The impact of non-invasive follicular thyroid neoplasm with papillary-like nuclear features (NIFTP) on the diagnosis of thyroid nodules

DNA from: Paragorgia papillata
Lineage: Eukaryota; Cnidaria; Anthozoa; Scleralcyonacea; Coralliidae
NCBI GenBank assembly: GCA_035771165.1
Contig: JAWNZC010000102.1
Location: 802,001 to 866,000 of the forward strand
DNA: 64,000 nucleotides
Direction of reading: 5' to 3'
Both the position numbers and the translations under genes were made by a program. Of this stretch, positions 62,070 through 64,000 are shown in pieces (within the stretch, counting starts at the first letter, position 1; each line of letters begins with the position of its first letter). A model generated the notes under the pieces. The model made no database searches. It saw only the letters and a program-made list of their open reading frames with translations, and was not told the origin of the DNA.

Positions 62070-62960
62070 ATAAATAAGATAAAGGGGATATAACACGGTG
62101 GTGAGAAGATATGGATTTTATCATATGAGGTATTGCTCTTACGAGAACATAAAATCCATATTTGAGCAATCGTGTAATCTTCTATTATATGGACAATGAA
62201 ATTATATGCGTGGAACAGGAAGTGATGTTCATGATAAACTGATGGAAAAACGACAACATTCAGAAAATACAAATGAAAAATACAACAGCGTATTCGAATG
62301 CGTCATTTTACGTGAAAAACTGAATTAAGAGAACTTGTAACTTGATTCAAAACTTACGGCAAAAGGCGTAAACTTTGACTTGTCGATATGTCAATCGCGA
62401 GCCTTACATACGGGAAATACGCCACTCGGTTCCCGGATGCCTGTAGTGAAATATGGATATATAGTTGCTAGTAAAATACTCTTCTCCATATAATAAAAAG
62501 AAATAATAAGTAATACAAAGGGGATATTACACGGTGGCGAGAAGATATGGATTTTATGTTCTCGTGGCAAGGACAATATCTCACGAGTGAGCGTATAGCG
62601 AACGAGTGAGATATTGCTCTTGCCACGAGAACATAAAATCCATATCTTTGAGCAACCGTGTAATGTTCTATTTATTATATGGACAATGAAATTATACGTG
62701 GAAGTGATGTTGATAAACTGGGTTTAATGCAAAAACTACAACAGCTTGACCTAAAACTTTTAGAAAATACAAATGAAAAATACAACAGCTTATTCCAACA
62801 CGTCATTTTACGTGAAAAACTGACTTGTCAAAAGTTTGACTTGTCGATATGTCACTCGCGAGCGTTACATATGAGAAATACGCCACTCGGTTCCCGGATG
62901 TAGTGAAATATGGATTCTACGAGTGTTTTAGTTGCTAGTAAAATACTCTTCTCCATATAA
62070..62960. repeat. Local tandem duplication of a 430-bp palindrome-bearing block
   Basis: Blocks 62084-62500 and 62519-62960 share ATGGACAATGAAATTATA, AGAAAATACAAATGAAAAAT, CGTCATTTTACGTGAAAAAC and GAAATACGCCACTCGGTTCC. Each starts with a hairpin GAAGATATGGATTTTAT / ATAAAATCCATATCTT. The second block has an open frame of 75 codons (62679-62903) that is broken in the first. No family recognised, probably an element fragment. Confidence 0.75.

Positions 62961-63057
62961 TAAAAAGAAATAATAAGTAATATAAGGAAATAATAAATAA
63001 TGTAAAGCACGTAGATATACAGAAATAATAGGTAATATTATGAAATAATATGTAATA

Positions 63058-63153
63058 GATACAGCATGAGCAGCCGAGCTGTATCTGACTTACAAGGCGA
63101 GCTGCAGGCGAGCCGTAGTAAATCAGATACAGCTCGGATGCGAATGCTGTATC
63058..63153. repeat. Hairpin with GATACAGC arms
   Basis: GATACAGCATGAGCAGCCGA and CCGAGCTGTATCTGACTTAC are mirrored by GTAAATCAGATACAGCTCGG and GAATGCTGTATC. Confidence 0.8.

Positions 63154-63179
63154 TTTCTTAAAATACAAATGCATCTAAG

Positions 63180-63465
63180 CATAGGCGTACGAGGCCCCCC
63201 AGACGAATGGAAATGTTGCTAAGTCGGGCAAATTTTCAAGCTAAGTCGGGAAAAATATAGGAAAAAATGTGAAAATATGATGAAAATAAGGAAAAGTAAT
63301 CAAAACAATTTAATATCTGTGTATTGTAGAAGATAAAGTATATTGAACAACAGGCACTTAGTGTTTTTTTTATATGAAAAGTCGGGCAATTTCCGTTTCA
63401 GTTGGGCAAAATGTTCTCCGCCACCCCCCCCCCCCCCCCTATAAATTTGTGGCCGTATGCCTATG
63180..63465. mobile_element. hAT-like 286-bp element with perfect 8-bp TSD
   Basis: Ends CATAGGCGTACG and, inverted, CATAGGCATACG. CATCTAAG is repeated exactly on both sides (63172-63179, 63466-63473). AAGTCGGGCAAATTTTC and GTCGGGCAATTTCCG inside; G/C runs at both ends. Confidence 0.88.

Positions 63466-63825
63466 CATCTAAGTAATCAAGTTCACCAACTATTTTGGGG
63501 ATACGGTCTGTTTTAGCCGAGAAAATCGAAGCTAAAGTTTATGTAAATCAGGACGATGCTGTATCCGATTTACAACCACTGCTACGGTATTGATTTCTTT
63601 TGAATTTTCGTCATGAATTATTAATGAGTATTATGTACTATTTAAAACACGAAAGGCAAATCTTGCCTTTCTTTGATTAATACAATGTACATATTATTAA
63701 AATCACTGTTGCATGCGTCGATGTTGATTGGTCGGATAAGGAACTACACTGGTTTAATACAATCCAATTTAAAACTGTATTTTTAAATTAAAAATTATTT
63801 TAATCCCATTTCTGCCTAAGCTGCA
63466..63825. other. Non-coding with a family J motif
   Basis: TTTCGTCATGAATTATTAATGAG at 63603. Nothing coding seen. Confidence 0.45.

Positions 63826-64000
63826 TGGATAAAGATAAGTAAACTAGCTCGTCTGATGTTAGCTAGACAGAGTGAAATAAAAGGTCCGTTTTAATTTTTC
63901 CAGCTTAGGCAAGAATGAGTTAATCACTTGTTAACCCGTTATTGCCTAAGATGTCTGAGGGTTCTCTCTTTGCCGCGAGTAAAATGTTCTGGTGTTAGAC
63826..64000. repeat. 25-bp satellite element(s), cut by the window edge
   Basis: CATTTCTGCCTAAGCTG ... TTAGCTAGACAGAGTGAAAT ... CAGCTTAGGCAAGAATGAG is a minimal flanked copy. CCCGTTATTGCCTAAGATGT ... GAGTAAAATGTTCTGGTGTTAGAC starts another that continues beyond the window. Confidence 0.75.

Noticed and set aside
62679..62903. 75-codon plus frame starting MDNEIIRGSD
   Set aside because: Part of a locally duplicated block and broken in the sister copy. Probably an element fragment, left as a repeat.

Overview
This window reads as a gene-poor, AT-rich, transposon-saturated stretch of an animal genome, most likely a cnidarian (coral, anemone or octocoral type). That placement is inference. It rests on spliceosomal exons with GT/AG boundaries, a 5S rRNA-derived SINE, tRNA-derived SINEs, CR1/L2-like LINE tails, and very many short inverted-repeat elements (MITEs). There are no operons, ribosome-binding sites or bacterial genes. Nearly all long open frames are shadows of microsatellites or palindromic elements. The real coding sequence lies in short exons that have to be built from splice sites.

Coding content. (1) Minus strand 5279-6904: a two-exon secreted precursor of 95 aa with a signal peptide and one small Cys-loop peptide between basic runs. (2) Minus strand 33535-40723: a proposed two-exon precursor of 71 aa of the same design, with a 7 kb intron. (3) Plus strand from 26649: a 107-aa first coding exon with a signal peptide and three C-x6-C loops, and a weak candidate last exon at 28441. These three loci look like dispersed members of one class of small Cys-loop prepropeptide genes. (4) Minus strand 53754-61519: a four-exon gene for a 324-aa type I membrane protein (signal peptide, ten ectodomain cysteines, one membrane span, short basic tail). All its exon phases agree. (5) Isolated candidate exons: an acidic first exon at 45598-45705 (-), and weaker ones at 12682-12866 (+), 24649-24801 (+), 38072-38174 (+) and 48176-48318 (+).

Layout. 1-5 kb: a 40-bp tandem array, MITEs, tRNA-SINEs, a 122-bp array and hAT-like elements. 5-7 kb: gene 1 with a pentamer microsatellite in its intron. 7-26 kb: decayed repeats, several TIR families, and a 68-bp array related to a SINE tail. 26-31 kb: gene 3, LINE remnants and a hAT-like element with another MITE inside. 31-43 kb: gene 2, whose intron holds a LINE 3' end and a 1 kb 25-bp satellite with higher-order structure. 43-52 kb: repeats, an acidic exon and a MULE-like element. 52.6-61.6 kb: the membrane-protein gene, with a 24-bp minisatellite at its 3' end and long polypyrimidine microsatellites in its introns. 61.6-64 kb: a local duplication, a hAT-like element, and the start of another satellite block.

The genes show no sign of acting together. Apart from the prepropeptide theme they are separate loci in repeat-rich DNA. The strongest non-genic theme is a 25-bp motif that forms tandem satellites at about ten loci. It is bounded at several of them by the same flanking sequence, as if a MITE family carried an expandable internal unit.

More than 70 years ago, Prof. Pierre Masson, a renowned French-Canadian pathologist (1880–1959), advised us that “No classification is more difficult to establish than that of thyroid carcinomas…Of all cancers, they teach, perhaps, the greatest lessons of humility to histopathologists.” Almost 70 years later, the recent evidence-based reclassification of the non-invasive encapsulated follicular variant of papillary thyroid carcinoma (FVPTC) as non-invasive follicular thyroid neoplasm with papillary-like nuclear features (NIFTP), has demonstrated that this problematic is still ongoing. For about 30 years, it was wrongly assumed that the encapsulated FVPTC behaved and spread like its classical counterpart and, therefore, that it should be treated likewise. As such, the renaming of a malignant entity as a nonmalignant (albeit not benign) neoplasm has contributed to optimizing patient care by deescalating treatment and follow-up for an indolent neoplasm, decreasing medical expense and complications possibly caused by further treatment including radioactive iodine, and reassuring patients with this diagnosis. At the same time, NIFTP has significant implications not only for the practice of thyroid cytopathology but also for surgical pathology and for molecular tests, creating significant new challenges. NIFTP has rigorous histopathologic diagnostic criteria, including papillary-like nuclear features, and submission of the entire tumor capsule and content is required to exclude both invasion and presence of papillary structures. Cytologically, because of the morphological overlap with other follicular neoplasms and with papillary thyroid carcinoma (PTC), most NIFTP are diagnosed into one of the indeterminate Bethesda categories (III–V) and can be adequately triaged for surgery. From a molecular view, NIFTP are most often characterized by RAS-type mutations, similar to other follicular-patterned lesions, and molecular testing can be helpful to suggest NIFTP preoperatively. In this review, we focus on the impact of NIFTP on the diagnosis of thyroid nodules.